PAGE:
New Albany leaders are making a plan to ensure the city is accessible for those with disabilities.
The city has slated a public meeting at 7 p.m. Sept. 24 at Village Hall, 99 W. Main St., as part of the process for creating its Americans with Disabilities Act transition plan.
The plan will help the city ensure residents and visitors are not discriminated against on the basis of disability, said city spokesman Scott McAfee. The meeting will be a way to outline the plan and obtain feedback from anyone who uses the city's roads, sidewalks, parks, buildings or other facilities.
Forming a transition plan is a federal requirement, said Mark Nemec, New Albany's public-services director.
Title II of the Americans with Disabilities Act of 1990 is a federal law that requires all public agencies -- regardless of size -- to ensure their services, programs and activities are accessible to persons with disabilities, said Sarah Wade, ADA/504 program manager for the Ohio Department of Transportation Division of Opportunity, Diversity & Inclusion.
Compliance includes conducting a self-evaluation of building facilities, rights-of-way facilities and communications to identify any accessibility obstacles or issues that need to be addressed, she said.
Because ODOT receives federal funding and passes on those funds to local governments throughout the state, the department has a responsibility to educate and provide technical assistance for its recipients of federal funds, Wade said.
Public entities that employ 50 or more people are required to establish a transition plan to achieving compliance with the Americans with Disabilities Act and monitor the implementation of the plan, she said.
Agencies should have completed transition plans by Jan. 26, 1992, and the deadline for completing those improvements was Jan. 26, 1995, Wade said.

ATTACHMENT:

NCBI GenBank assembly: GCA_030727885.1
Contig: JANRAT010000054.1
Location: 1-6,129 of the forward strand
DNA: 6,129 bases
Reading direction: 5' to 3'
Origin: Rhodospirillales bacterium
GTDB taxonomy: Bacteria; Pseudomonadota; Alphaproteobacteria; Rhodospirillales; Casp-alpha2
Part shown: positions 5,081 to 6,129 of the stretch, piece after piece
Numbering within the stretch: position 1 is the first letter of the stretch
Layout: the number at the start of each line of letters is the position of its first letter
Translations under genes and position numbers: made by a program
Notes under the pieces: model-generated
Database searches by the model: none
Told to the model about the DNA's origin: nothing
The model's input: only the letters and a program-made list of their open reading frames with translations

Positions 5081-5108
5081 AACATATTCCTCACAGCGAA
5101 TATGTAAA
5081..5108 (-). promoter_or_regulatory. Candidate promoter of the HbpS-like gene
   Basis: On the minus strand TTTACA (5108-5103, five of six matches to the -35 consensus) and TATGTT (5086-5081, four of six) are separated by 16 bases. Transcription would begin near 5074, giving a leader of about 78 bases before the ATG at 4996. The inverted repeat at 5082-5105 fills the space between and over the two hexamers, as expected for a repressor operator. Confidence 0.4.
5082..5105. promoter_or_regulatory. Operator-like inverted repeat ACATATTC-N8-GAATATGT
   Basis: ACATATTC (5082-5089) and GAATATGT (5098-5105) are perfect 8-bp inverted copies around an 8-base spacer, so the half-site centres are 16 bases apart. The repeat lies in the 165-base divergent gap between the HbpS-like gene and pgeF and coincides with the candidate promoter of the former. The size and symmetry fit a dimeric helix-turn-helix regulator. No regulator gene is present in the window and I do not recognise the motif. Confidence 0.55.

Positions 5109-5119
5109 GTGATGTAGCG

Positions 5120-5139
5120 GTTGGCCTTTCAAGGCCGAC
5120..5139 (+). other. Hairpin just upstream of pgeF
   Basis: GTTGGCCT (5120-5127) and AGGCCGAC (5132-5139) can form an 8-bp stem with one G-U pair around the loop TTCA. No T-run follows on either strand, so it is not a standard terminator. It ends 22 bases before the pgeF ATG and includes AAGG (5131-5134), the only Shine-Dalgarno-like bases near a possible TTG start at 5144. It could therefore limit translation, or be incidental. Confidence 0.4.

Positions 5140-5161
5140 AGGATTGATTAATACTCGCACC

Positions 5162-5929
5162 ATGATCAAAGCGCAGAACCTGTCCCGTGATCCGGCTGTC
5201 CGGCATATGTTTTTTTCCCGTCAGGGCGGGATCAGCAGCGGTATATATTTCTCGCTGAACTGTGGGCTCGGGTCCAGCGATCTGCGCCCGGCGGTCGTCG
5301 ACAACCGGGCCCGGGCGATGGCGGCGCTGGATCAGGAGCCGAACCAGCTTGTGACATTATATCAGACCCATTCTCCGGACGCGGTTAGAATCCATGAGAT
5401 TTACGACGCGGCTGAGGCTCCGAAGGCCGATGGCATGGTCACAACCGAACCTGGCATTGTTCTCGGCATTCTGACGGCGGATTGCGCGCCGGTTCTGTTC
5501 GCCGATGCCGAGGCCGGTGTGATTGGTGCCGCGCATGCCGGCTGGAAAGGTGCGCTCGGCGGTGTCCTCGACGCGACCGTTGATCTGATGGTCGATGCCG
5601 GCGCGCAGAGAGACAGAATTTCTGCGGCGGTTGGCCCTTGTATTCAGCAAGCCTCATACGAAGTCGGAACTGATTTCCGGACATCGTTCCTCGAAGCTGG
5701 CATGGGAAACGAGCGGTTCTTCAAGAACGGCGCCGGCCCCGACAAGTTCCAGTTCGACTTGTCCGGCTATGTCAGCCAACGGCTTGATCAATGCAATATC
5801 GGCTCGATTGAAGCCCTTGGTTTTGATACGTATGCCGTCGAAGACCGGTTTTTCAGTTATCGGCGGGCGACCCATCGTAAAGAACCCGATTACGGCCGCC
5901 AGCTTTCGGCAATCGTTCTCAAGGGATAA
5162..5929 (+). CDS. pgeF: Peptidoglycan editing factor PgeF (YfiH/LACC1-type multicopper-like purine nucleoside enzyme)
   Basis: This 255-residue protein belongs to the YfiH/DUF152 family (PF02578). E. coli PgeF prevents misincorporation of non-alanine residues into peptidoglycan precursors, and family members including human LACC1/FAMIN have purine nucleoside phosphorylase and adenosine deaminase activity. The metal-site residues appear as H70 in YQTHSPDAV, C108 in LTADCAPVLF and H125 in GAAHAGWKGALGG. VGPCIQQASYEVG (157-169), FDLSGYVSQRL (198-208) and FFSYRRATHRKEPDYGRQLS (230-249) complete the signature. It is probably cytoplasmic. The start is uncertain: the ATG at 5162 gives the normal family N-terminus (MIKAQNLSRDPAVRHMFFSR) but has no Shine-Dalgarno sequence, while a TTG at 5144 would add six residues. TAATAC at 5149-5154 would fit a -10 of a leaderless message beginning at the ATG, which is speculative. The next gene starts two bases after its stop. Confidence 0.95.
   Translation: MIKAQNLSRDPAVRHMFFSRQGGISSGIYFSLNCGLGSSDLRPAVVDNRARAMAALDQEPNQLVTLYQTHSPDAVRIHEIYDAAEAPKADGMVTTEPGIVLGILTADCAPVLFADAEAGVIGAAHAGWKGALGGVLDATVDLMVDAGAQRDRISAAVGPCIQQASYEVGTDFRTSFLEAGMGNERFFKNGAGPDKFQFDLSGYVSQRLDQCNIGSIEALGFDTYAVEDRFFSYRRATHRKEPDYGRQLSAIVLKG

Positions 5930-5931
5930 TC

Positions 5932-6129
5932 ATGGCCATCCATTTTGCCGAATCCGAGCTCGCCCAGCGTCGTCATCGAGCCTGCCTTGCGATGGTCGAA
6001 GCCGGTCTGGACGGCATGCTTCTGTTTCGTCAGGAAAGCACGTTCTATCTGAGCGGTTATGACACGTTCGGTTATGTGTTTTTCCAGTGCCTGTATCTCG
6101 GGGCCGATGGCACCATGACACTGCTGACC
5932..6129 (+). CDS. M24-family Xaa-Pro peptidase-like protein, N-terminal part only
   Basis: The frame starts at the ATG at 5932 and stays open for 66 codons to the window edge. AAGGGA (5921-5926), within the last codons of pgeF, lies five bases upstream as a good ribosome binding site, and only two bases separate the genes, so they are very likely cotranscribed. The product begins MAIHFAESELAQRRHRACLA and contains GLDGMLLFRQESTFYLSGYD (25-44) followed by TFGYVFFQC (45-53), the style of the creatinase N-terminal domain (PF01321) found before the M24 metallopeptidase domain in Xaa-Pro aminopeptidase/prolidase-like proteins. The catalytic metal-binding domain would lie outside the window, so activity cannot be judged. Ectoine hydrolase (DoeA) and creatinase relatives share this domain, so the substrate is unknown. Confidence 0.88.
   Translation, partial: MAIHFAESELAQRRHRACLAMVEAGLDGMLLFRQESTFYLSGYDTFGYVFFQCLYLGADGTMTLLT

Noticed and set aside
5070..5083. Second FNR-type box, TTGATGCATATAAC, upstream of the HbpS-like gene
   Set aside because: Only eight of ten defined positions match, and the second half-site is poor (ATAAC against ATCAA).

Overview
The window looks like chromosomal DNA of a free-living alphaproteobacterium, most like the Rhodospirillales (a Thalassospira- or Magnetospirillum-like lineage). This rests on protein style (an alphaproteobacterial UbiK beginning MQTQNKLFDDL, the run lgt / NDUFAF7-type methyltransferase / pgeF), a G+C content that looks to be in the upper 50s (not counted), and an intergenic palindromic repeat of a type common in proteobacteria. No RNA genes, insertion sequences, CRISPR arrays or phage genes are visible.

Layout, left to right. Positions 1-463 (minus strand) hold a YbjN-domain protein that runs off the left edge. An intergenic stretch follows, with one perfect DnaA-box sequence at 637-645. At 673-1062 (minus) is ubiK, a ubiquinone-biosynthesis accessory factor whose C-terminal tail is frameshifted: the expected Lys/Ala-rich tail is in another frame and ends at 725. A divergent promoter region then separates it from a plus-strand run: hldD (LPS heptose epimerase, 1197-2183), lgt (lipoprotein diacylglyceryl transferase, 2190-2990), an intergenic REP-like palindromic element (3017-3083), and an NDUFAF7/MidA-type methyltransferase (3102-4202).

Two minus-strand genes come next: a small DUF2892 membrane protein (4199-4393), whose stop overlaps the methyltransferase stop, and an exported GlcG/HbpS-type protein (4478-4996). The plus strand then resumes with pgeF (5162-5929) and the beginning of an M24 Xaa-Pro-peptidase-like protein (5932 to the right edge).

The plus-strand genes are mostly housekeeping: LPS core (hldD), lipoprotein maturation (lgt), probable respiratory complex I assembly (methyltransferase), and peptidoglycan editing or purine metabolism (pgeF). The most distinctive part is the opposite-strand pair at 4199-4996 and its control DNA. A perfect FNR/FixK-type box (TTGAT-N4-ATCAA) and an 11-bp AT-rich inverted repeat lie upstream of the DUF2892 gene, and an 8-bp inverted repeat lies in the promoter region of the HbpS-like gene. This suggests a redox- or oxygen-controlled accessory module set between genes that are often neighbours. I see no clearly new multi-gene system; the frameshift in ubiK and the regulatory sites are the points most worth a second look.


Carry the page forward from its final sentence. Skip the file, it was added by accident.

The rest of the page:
In New Albany's case, the city did not have a transition plan because until a few years ago, it did not have 50 employees, Nemec said.
"The current status of ADA compliance among Ohio local agencies has recently become a topic of increasing focus and discussion," Wade said. "While it appears that many public entities have made great progress with their ADA compliance efforts during the past two decades, there are also indications that many local agencies have struggled with conducting a self-evaluation and developing their ADA transition plan."
ODOT has conducted numerous training sessions throughout Ohio over the past two years on ADA compliance for local governments, Wade said.
"There have been participants from almost every county across Ohio in the various training sessions," she said.
At the Sept. 24 meeting, New Albany officials will share with residents a draft presentation of proposed updates for the city to remain ADA compliant, Nemec said.
The upgrades will cost an estimated $900,000, and they likely will be carried out within a 10-year timeframe, he said.
Improvements include upgrades to push-button-activated traffic signals for pedestrians, curb ramps, sidewalks and parking, as well as modifications to ensure public buildings are ADA accessible, Nemec said.
The city worked with EMH&T to draft the transition plan at a cost of about $44,000, he said.